The VC Market in Australia
Venture capital is relatively new even though equity financing for promising ventures that were fast growing has been around for a very long time. Merchant banks have been around since the Middle Ages and the investment bank made its appearance in the 30s. “Business angels” came onto the entrepreneurial playing field in the 20s when Broadway musicals would be funded by wealthy patrons who would provide the monies needed by producers to fund the new shows. But the VC industry has only been around as we know it since the 90s. Efraim Landa is an experienced venture capitalist who provides expertise and funding to encourage the growth of a business until it matures. Venture capitalists provide the monies to help a business grow until it can go public with its offering of stocks or sell out to a larger entity. VC is an essential part of the economy in most regions of the World.
History of Venture Capital in Australia
Australia took the plunge into VC investments much like the US except on a smaller scale. Australia has continued to strive toward developing a strong VC market since the early 80s. They tend to focus on entrepreneurship founded in a strong technology base and over the last 30 years they have begun to emerge as one of the major VC hubs in the region. In 1987, Australia concentrated on developing the VC market and instituted the Management & Investment Companies. From what they learned through the limitations of MIC they were able to give birth to the Pool Development Fund in 1992. The trouble with this group is that it undermined the government in order to grab opportunities to fund younger companies which were focused on technology. The late 90s were relatively rocky with various institutions making an attempt to build a solid structure for the VC market but it wasn’t until 2002 when the government founded VC companies which were designed to emulate the structure of the United States’ limited partnership structure. Over the last decade the economy of Australia has changed and settled down until the VC climate in Australia is prime.
The primary focus of VC funds in Australia continues to be seed, early stages and startups. Some have tended to consider the VC funding available in Australia more as development capital. Companies which receive VC funding are categorized most are technology related but a significant amount of VC funding still seems to be in the field of bio-technology. Since 1998, venture capital funding has been playing a role in the market place. And by 2005, there had been a role shift in which the VC funding began playing a more dominant role.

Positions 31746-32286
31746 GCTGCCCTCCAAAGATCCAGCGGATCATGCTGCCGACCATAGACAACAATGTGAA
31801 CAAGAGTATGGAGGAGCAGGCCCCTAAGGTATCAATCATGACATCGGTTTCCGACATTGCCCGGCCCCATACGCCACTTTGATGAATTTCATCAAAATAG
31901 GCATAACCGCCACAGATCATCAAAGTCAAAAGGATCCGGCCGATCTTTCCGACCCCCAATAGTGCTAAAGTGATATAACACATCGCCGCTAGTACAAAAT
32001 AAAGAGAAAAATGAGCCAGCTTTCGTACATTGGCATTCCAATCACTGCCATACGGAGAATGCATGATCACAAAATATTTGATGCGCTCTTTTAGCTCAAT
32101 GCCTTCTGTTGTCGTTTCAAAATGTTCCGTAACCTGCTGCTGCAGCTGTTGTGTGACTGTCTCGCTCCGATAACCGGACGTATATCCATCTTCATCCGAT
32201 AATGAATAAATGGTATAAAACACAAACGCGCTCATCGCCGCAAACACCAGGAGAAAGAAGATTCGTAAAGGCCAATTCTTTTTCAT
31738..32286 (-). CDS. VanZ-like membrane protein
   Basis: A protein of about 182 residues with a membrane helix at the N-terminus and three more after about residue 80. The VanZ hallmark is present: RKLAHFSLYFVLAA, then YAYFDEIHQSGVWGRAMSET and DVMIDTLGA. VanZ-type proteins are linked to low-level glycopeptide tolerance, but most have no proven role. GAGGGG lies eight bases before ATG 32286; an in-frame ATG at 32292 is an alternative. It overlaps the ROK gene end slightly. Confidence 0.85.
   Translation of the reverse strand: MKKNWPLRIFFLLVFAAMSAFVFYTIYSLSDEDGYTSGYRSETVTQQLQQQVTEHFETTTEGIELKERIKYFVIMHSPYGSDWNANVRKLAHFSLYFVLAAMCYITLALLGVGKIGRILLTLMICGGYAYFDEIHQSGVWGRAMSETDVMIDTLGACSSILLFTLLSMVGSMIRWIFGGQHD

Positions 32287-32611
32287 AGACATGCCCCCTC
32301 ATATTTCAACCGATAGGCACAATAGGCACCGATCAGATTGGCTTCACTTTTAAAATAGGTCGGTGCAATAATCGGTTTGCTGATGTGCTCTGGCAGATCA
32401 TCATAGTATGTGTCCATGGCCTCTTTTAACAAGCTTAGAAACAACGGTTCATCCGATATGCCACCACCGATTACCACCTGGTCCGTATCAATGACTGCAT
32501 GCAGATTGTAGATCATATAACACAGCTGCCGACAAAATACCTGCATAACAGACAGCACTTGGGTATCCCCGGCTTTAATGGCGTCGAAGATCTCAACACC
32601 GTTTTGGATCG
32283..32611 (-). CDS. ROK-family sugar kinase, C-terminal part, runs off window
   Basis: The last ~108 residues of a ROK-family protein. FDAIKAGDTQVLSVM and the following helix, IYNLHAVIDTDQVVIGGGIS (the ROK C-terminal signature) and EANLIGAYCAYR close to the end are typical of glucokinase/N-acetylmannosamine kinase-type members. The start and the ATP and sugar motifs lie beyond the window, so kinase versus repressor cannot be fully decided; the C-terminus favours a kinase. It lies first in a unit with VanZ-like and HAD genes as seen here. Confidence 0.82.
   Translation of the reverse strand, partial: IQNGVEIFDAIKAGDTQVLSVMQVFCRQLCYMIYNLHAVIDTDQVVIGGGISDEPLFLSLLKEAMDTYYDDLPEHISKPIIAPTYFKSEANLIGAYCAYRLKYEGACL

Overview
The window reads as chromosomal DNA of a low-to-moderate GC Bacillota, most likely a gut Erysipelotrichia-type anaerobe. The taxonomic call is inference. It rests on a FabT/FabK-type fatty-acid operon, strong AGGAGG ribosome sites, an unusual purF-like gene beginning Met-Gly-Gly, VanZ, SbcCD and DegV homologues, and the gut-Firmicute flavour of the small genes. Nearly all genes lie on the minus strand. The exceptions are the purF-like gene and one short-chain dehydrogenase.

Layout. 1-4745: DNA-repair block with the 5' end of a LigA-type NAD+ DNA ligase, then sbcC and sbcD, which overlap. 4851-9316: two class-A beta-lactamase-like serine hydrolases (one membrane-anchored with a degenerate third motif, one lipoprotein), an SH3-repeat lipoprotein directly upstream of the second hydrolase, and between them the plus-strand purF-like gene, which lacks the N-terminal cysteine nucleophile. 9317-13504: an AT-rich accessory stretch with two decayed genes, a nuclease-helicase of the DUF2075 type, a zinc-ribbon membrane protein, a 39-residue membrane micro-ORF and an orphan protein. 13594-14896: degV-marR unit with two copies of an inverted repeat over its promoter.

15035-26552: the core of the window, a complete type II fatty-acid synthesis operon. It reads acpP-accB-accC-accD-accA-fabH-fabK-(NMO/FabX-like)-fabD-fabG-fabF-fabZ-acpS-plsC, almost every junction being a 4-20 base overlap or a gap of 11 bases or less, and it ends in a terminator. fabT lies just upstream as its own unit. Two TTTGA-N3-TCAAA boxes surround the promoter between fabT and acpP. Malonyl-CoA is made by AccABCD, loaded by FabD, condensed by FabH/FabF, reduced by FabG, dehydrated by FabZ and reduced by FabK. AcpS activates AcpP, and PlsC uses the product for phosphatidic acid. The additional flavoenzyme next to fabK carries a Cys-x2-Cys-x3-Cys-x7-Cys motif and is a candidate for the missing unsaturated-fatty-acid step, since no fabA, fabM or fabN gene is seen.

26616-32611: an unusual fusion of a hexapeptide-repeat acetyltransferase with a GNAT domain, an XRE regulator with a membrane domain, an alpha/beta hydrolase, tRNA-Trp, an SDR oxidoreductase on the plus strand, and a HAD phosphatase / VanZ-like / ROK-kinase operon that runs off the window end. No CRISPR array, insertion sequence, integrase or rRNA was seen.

Future of Venture Capital in Australia
The Australian PE and VC Association reported in 2012 that there was more than $26 billion worth of venture capital and private equity investments in Australia. Since 2007 it has been rocky and much more difficult to raise funding. It is probably that over the next few years the venture capital industry will shrink in Australia. It seems that there is a move away from venture capital investors toward the open stock market. The biggest concern right now in Australia is finding funds for venture capital. Inside the region’s infrastructure there is plenty of competition for funding from various other sectors. However, recently there has also been a surge in entrepreneurship in Australia which is still looking for startup funding or capital for expansions. The Australian Investment Network is making an attempt to match businesses with investors. The government has also promoted investments by offering tax exemptions for some sectors. Recent changes such as these are helping to create an economic climate which is encouraging VC investments and Australia is becoming a very appealing market. It is expected that we will see substantial growth over the next few years.
Posted on August 22, 2013, in Effi Enterprise, History of Venture Capital, VC Firm, VC investments, Venture Capital, Venture Capital Markets and tagged Efraim Landa, VC market history, venture capitalist. Bookmark the permalink. Leave a comment.